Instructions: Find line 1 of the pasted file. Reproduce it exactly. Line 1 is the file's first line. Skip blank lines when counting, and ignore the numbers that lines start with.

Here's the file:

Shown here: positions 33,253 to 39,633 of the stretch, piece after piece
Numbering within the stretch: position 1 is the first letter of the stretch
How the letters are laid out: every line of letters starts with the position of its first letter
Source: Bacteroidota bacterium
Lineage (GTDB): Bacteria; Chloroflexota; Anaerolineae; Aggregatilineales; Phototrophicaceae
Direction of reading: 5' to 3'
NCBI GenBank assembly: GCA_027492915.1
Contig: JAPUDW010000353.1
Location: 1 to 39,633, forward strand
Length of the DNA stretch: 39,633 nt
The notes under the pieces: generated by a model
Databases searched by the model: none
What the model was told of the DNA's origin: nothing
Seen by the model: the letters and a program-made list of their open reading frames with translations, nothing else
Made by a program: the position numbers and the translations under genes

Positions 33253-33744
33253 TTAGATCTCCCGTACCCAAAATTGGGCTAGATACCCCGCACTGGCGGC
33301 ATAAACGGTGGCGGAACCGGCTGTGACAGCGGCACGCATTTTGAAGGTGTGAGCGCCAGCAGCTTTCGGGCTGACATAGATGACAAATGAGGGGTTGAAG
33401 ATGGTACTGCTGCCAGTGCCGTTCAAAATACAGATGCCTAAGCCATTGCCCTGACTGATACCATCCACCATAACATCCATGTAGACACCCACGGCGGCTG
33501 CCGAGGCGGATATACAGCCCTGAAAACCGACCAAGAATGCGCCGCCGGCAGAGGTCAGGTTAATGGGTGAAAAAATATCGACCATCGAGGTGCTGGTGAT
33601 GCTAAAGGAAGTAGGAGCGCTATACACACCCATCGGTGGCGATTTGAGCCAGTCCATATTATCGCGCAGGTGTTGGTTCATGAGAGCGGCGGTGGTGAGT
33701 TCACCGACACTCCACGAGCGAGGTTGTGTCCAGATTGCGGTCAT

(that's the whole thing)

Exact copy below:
Shown here: positions 33,253 to 39,633 of the stretch, piece after piece